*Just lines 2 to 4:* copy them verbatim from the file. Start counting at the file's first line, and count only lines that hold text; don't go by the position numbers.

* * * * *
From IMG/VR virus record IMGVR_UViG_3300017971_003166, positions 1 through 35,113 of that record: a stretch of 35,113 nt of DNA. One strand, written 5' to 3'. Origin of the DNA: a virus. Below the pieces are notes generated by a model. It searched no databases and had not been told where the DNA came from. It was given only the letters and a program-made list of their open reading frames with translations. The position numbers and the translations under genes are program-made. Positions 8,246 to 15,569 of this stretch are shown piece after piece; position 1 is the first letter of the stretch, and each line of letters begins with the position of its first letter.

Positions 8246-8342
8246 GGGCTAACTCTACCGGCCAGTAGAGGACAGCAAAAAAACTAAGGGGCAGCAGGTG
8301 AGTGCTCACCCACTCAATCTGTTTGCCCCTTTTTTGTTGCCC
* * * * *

Positions 8246-8342
8246 GGGCTAACTCTACCGGCCAGTAGAGGACAGCAAAAAAACTAAGGGGCAGCAGGTG
8301 AGTGCTCACCCACTCAATCTGTTTGCCCCTTTTTTGTTGCCC